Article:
The researchers conducted multiple studies with over 4,000 participants, who were recruited mainly through the myPersonality Facebook app. The app asked Facebook users to take a selection of psychology-based questionnaires, the results of which they could place on their profiles for other users to see. At a later date, they were asked to listen to and rate 50 musical pieces. The researchers used library examples of musical stimuli from 26 genres and subgenres, to minimise the chances that participants would have any personal or cultural association with the piece of music.
People who scored high on empathy tended to prefer mellow music (from R&B, soft rock, and adult contemporary genres), unpretentious music (from country, folk, and singer/songwriter genres) and contemporary music (from electronica, Latin, acid jazz, and Euro pop). They disliked intense music, such as punk and heavy metal. In contrast, people who scored high on systemizing favoured intense music, but disliked mellow and unpretentious musical styles.
Rice. Delicious, lovely, fluffy rice. It's our friend, right?
Well, not totally. Rice naturally contains high levels of arsenic and studies of people from regions where diets include lots of rice shows that many have worrying levels of arsenic in their bodies as a result.
There might be a simple answer, though, discovered by researchers at Queens University Belfast - a percolator:
Andy Meharg, Professor of Plant and Soil Sciences at Queen's Institute for Global Food Security said: “This is a very significant breakthrough as this offers an immediate solution to decreasing inorganic arsenic in the diet.
“In our research we rethought the method of rice cooking to optimise the removal of inorganic arsenic and we discovered that by using percolating technology, where cooking water is continually passed through rice in a constant flow, we could maximise removal of arsenic.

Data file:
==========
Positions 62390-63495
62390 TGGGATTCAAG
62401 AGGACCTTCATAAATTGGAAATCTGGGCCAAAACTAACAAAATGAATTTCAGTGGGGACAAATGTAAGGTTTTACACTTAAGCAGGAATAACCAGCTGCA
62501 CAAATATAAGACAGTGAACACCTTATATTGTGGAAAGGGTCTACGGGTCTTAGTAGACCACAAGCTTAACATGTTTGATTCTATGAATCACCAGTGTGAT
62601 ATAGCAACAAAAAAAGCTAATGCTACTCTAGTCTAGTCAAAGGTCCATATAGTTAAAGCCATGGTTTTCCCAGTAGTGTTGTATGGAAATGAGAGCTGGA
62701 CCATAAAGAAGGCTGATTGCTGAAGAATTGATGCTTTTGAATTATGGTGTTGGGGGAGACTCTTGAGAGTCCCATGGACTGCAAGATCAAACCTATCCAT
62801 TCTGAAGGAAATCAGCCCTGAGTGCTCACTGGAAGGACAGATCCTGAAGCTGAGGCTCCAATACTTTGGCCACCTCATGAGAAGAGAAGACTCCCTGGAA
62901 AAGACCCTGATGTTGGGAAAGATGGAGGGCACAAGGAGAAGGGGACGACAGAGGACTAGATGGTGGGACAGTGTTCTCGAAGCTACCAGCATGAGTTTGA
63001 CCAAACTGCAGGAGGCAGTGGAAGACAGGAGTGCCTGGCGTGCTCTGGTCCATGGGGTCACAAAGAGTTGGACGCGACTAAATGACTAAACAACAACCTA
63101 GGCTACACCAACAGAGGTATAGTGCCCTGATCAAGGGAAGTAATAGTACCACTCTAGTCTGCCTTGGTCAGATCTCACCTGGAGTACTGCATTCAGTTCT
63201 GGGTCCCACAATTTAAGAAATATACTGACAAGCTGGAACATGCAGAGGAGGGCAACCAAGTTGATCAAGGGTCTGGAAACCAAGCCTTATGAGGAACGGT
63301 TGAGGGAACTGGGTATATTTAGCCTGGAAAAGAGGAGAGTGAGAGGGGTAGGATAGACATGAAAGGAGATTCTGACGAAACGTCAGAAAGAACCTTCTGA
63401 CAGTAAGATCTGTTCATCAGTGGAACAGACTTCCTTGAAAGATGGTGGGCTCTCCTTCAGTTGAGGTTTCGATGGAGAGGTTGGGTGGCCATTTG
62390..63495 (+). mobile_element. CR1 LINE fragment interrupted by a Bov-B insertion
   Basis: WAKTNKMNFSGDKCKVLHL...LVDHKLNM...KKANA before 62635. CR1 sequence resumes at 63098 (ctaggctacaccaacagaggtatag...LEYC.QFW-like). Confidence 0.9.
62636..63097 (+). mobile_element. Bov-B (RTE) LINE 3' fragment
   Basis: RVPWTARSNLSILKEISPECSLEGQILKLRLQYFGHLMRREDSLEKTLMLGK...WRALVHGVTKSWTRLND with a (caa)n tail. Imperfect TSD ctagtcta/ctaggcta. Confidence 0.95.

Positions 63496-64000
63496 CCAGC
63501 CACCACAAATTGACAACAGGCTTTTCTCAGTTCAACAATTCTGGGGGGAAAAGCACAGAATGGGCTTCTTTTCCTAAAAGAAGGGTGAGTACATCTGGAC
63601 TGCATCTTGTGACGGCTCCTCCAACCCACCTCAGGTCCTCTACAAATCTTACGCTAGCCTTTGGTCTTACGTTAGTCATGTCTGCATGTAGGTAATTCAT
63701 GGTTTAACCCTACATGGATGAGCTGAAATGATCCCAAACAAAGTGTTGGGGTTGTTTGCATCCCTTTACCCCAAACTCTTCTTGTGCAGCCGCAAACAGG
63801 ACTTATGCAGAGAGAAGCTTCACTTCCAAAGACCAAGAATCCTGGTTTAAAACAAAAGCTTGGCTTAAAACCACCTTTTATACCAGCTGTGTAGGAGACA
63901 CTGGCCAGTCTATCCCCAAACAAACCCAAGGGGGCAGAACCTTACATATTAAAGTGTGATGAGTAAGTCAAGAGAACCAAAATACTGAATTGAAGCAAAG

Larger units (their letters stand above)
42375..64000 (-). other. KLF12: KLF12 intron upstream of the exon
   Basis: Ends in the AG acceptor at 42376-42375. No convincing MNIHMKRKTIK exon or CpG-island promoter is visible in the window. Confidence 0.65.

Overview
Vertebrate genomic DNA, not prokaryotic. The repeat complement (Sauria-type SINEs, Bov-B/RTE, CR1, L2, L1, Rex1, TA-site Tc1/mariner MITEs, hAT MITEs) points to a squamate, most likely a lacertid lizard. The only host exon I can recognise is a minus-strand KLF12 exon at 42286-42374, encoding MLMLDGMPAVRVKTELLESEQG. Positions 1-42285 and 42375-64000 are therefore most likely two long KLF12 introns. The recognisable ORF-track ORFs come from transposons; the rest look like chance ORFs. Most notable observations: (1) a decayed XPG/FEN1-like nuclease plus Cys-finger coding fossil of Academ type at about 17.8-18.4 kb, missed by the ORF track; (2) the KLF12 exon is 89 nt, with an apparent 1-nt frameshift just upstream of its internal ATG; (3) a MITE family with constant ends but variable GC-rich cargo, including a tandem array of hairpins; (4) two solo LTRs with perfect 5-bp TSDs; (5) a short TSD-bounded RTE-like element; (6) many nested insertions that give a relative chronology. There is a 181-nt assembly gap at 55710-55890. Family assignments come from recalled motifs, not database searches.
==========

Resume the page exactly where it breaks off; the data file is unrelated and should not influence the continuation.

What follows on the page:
“Chronic exposure to inorganic arsenic can cause a range of health problems including developmental problems, heart disease, diabetes and nervous system damage. However, most worrying are lung and bladder cancers. This new breakthrough is the latest example of the commitment of researchers at Queen’s to changing lives and advancing knowledge that will have a lasting impact around the globe.”
Although the solution doesn't require special technology, Queens are applying on a patent for a device which percolates as it cooks the rice.
Want something to listen to while you have lunch today? (Or, possibly, don't have lunch. Maybe you're going to spend your lunch break doing squat thrusts. You can listen to something then, too.)
Why not try this week's Thinking Allowed?
Yesterday, Laurie Taylor was joined by John Harvey and Bidisha to discuss how the colour black came to have so many dispirate meanings, and heard from Miri Song about how multiracial parents with white partners talk to their children about race and identity.
Good morning. Because this is a three-day week, we're kicking off each morning with something that comes in threes. Today, oxygen - a unique molecule which exists in a triplet state at room temperature (most molecules exist in a singlet state).
As a result of this state, oxygen would have to undergo a forbidden transformation to become reactive - in order to make oxygen react, it needs to be photochemically or thermally activated.
If you're with us so far, here's a short video which explains a bit more about singlet and triplet states: